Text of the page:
Due to the complex nature of the crime, perpetrators often operate unnoticed, and those who suffer are not likely to self-identify as victims of human trafficking.  Trafficking victims do not always see themselves as victims, often blaming themselves for their situation. This makes discovering this crime more difficult because victims rarely self-report, and the time and resources required to uncover violations can be significant.

Developed in partnership with the U.S. Department of Justice’s Office for Victims of Crime (OVC) and Bureau of Justice Assistance, this guide is a resource to support established task forces and provide guidance to agencies that are forming task forces.  Its purpose is to assist in the development and day-to-day operations of an anti-human trafficking task force and to provide fundamental guidance for effective task force operations.

The content has been carefully screened and evaluated by anti-human trafficking victim service providers, law enforcement officials, and prosecutors.  It is a living document; as new practices and resources that have proven helpful to these task forces become available, OVC’s Training and Technical Assistance Center will incorporate them to enhance the effectiveness of this guide.

Prosecutor-Led Diversion Toolkit: Helping to Build the Next Generation of Prosecutor-Led Diversion Programming

June 1, 2018

The Association of Prosecuting Attorneys, in partnership with the Center for Court Innovation and NORC at the University of Chicago, in collaboration with and administration by the Bureau of Justice Assistance, developed the Prosecutor-Led Diversion Initiative to sustain and create pre-trial prosecutor-led diversion programs with a substance abuse, mental health, and/or human trafficking component.

Although the concept of diversion has been an important part of the criminal justice system for many years, the challenges of rising incarceration costs, limited system resources, and the desire for more effective criminal justice system outcomes have led prosecutors to apply diversion to new and more challenging populations. 

This online toolkit is intended as a resource to help prosecutors design, implement, and evaluate these new prosecutor-led diversion options.  More broadly, this toolkit is also a resource for other criminal justice system stakeholders (law enforcement, the defense, the judiciary, probation and pretrial services, social service providers, policymakers, and the general public) to better understand prosecutor-led diversion and why it matters.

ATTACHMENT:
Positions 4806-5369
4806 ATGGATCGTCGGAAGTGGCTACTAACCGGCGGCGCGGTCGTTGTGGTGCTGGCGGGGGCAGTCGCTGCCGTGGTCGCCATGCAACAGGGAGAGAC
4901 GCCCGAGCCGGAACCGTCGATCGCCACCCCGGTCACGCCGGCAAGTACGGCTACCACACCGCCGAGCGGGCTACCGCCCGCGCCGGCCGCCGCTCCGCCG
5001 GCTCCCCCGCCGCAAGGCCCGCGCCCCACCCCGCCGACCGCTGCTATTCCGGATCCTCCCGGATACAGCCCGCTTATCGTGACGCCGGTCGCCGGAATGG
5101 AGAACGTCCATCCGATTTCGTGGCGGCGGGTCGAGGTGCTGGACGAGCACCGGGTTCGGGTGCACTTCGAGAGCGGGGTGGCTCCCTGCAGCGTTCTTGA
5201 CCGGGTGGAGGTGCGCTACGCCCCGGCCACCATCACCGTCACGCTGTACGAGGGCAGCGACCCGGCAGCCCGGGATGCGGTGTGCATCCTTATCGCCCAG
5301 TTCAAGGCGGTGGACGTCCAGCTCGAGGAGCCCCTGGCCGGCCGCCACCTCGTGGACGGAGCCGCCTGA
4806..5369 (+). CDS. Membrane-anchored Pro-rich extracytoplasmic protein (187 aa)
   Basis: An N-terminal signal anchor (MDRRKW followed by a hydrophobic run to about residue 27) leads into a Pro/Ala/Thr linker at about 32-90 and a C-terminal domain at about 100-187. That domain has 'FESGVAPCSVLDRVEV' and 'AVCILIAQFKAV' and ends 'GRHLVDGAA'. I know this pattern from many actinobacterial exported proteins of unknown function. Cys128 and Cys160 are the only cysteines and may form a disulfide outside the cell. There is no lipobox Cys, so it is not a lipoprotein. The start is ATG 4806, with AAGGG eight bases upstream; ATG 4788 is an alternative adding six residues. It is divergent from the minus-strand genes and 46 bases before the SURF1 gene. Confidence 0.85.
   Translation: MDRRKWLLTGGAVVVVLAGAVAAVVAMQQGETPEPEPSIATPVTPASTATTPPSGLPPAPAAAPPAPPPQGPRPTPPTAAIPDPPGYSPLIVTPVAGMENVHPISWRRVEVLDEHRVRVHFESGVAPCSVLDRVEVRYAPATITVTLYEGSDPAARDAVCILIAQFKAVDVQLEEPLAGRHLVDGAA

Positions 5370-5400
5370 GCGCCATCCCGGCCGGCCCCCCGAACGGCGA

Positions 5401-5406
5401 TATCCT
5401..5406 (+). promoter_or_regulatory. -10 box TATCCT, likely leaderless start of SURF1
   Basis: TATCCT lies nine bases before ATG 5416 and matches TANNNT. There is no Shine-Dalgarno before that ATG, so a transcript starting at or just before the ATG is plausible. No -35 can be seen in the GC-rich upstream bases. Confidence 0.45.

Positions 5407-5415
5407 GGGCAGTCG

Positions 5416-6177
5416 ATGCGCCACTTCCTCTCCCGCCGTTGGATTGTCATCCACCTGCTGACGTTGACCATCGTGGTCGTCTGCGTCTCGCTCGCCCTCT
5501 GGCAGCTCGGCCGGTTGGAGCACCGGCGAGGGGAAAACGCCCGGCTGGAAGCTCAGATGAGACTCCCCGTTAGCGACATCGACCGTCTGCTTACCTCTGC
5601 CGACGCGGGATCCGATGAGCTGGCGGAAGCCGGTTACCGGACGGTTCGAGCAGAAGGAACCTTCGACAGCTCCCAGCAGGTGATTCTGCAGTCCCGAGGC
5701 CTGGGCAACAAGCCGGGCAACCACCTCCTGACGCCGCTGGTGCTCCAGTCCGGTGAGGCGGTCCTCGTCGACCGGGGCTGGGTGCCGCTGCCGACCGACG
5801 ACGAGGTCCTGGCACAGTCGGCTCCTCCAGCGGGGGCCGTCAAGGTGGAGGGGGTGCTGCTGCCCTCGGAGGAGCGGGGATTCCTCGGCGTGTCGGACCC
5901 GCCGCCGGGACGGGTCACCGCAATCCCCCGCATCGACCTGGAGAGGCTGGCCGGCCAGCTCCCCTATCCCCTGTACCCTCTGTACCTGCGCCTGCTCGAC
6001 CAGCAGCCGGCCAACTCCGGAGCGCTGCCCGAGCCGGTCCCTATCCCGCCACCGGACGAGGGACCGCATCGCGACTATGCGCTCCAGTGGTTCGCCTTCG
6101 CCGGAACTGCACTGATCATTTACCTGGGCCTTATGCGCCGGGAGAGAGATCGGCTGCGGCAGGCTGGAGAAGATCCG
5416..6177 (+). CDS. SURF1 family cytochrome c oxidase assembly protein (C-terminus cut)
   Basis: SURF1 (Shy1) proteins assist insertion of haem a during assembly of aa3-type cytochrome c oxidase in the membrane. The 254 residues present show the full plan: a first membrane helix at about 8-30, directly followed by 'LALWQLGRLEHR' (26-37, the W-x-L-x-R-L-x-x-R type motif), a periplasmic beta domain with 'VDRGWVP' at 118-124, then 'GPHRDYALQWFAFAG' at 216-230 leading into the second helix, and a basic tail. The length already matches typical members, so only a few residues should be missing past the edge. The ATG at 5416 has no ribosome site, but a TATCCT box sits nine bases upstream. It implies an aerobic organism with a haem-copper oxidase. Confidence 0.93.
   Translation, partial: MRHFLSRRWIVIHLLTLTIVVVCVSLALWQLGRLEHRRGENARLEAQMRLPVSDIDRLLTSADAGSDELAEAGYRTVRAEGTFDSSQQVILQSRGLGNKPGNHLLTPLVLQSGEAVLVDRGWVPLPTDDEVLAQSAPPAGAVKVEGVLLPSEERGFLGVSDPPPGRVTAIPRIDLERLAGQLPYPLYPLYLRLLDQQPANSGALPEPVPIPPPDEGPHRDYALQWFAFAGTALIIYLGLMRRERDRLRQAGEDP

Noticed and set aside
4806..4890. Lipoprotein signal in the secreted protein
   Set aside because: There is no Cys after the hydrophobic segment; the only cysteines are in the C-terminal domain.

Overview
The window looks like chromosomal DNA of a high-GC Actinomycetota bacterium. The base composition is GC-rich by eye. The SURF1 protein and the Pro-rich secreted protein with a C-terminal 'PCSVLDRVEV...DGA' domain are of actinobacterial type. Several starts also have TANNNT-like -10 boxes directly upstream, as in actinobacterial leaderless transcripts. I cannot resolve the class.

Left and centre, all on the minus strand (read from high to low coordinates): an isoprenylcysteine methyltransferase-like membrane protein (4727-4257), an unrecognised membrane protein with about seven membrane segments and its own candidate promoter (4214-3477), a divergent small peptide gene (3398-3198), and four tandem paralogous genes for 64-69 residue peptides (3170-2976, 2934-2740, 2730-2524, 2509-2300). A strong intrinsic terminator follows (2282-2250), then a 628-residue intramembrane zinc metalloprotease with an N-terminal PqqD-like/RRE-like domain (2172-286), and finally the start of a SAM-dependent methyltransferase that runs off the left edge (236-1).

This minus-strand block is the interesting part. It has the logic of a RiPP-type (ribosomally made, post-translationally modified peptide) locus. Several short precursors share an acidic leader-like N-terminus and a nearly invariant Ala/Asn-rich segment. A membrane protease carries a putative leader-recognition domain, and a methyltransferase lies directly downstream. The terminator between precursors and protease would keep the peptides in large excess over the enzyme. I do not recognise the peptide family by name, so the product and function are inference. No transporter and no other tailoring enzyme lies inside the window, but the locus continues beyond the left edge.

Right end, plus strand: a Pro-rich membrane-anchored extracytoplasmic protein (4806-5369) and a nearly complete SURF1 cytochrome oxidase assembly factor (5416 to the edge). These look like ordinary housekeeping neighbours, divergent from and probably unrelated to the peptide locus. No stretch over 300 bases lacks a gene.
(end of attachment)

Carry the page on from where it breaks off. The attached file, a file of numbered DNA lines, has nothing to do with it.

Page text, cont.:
U.S. Department of Homeland Security Cybersecurity Strategy

June 1, 2018

In an age of brand-name breaches, we must think beyond the defense of specific assets—and confront systemic risks that affect everyone from tech giants to homeowners.  Our strategy outlines how DHS will leverage its unique capabilities on the digital battlefield to defend American networks and get ahead of emerging cyber threats.

~Kirstjen M. Nielsen, Secretary, U.S. Department of Homeland Security (DHS)

In May 2018, DHS released a new five-year strategy that provides a framework to execute DHS’s cybersecurity responsibilities in order to keep pace with the evolving cyber risk landscape.  The intent is for this strategy to enable the harmonization and prioritization of DHS planning, programming, budgeting, and operational activities across all DHS cybersecurity mission areas.  It will focus on coordinating departmental cybersecurity activities to ensure a unity of effort.

This strategy sets forth a five-part approach to manage national cyber risk aimed at ensuring the availability of critical national functions and fostering efficiency, innovation, trustworthy communication, and economic prosperity in ways that are consistent with our national values and that protect privacy and civil liberties:

  • Risk Identification

  • Vulnerability Reduction

  • Threat Reduction

  • Consequence Mitigation

  • Enable Cybersecurity Outcomes

Mass Violence and Terrorism: Toolkit and Training Series

June 1, 2018

Incidents of mass violence and terrorism—bombings, mass riots and shootings, hijackings, bioterrorism attacks, and other human-caused disasters—present unique challenges to the communities in which they occur.  These incidents require a coordinated, cross-sector approach among federal, state, local, and tribal governments; private entities; and nonprofit organizations to drive an effective response.

The Office for Victims of Crime (OVC)—in coordination with the Federal Bureau of Investigation’s Office for Victim Assistance and the U.S. Department of Justice’s Office of Justice for Victims of Overseas Terrorism—developed the Helping Victims of Mass Violence & Terrorism: Planning, Response, Recovery, and Resources Toolkit, to help communities prepare for and respond to victims of mass violence and terrorism in the most timely, effective, and compassionate manner possible.

Lessons learned from past incidents indicate that through advanced planning (which includes the establishment of victim assistance protocols), and by developing and maintaining multidisciplinary partnerships, communities are better prepared to engage a holistic approach to victim assistance to ensure that each victim’s needs are met. However, this toolkit also contains materials that will aid communities’ responses to victims even if they have not planned for an incident. 

This Web training series highlights the importance of communities, states, and regions planning a response to incidents of mass violence and terrorism using the OVC Toolkit resource.  This webinar provides a detailed overview of how to use the Toolkit. Customized technical assistance is available to city, county, and state-level organizations to help implement the Toolkit.  If you would like to request mass violence and terrorism customized technical assistance, please contact OVC by email at TTAC@ovcttac.org.